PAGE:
Journal of Materials Processing Technology 276 (2020)
    Microstructural deformation at the grain level has an inherent impact on the achievable ultimate machining accuracy of polycrystalline materials. In the present work, numerical simulations and experiments of diamond cutting of polycrystalline copper are carried out to investigate the formation of surface step at grain boundaries on machined surface. Single crystal diamond cutting tool with straight cutting edge is chosen for experiments to mimic the tool geometry utilized in 2D crystal plasticity finite element simulations. Moreover, the same crystallography configuration of bi-crystal Cu is employed between experiments and simulations. Formation mechanisms of surface steps at grain boundaries are revealed by finite element simulations and corresponding experimental validation, as well as cross-sectional transmission electron microscope characterization. Finally, finite element simulations of orthogonal cutting of bi-crystal Cu are carried out to examine effects of both extrinsic cutting edge radius of diamond cutting tool and intrinsic misorientation angle of grain boundary on the propensity of grain boundary surface step formation. The present work provides theoretical guidelines on the strategy of suppressing grain boundary surface step formation for achieving superior surface finish of polycrystalline materials by diamond cutting. © 2019 Elsevier B.V.
    view abstract10.1016/j.jmatprotec.2019.116400
  • Ab initio study of the combined effects of alloying elements and h on grain boundary cohesion in ferritic steels
    Subramanyam, A.P.A. and Guzmán, A.A. and Vincent, S. and Hartmaier, A. and Janisch, R.
    Metals 9 (2019)
    Hydrogen enhanced decohesion is expected to play a major role in ferritic steels, especially at grain boundaries. Here, we address the effects of some common alloying elements C, V, Cr, and Mn on the H segregation behaviour and the decohesion mechanism at a Σ5(310)[001] 36.9° grain boundary in bcc Fe using spin polarized density functional theory calculations. We find that V, Cr, and Mn enhance grain boundary cohesion. Furthermore, all elements have an influence on the segregation energies of the interstitial elements as well as on these elements’ impact on grain boundary cohesion. V slightly promotes segregation of the cohesion enhancing element C. However, none of the elements increase the cohesion enhancing effect of C and reduce the detrimental effect of H on interfacial cohesion at the same time. At an interface which is co-segregated with C, H, and a substitutional element, C and H show only weak interaction, and the highest work of separation is obtained when the substitute is Mn. © 2019 by the authors. Licensee MDPI, Basel, Switzerland.
    view abstract10.3390/met9030291
  • Crystal plasticity finite element modeling and simulation of diamond cutting of polycrystalline copper
    Wang, Z. and Zhang, J. and Xu, Z. and Zhang, J. and Hassan, H.U. and Li, G. and Zhang, H. and Hartmaier, A. and Fang, F. and Yan, Y. and Sun, T.
    Journal of Manufacturing Processes 38 (2019)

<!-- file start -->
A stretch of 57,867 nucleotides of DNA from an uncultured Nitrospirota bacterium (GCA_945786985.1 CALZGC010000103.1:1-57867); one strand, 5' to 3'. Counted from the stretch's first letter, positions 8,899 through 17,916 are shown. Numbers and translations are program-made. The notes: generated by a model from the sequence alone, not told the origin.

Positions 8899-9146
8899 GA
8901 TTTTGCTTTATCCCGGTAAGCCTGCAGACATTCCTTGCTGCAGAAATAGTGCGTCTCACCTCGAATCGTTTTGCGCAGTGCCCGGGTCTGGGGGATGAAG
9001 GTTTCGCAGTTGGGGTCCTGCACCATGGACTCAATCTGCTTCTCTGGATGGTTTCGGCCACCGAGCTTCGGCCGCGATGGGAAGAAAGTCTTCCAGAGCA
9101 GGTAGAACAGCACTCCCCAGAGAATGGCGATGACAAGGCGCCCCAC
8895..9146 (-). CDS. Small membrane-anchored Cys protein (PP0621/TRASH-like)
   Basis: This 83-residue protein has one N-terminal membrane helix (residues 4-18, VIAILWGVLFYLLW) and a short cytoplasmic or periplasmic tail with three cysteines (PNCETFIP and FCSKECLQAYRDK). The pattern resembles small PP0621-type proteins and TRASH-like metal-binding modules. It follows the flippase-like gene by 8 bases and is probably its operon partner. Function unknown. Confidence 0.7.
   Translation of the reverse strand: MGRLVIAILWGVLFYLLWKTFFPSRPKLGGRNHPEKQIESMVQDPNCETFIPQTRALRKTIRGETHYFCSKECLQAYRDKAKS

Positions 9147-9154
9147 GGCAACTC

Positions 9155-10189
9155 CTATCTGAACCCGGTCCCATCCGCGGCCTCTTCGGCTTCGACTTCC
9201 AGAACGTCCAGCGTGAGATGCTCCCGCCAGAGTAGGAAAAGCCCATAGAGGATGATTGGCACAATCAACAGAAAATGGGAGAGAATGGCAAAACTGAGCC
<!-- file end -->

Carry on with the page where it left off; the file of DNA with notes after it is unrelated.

Microstructural-related deformation behavior leads to anisotropic machining characteristics of polycrystalline materials. In the present work, we develop a crystal plasticity finite element model of ultra-precision diamond cutting of polycrystalline copper, aiming to evaluate the influence of grain boundaries on the correlation between microscopic deformation behavior of the material and macroscopic machining results. The crystal plasticity dealing with the anisotropy of polycrystalline copper is implemented in a user subroutine (UMAT), and an efficient element deletion technique based on the Johnson-Cook damage model is adopted to describe material removal and chip formation. The effectiveness of as-established crystal plasticity finite element model is verified by experiments of nanoindentation, nanoscratching and in-situ diamond microcutting. Subsequent crystal plasticity finite element simulation of diamond cutting across a high angle grain boundary demonstrates significant anisotropic machining characteristics in terms of machined surface quality, chip profile and cutting force, due to heterogeneous plastic deformation behavior in the grain level. © 2019
    view abstract10.1016/j.jmapro.2019.01.007
  • Crystal plasticity finite element simulation and experiment investigation of nanoscratching of single crystalline copper
    Wang, Z. and Zhang, H. and Li, Z. and Li, G. and Zhang, J. and Zhang, J. and Hassan, H.U. and Yan, Y. and Hartmaier, A. and Sun, T.
    Wear 430-431 (2019)
    Mechanical properties of crystalline materials strongly correlate with deformation behaviour at the grain level. In the present work, we establish a 3D crystal plasticity finite element model of nanoscratching of single crystalline copper using a Berkovich probe, which is capable of addressing the crystallography influence. In particular, nanoindentation experiments and high resolution electron back-scatter diffraction characterization are jointly carried out to precisely calibrate parameters used in the crystal plasticity finite element model. Subsequent finite element simulations of nanoscratching are performed to reveal fundamental deformation behaviour of single crystalline copper in terms of mechanical response and surface pile-up topography, as well as their dependence on crystallographic orientation. Furthermore, nanoscratching experiments with the same parameters used in the finite element simulations are carried out, the results of which are further compared with predication results by the finite element simulations. Simulation data and experimental results jointly demonstrate the strong anisotropic characteristics of single crystalline copper under nanoscratching, due to the crystallographic orientation dependent coupled effects of intrinsic dislocation slip and extrinsic discrete stress distribution by probe geometry. © 2019 Elsevier B.V.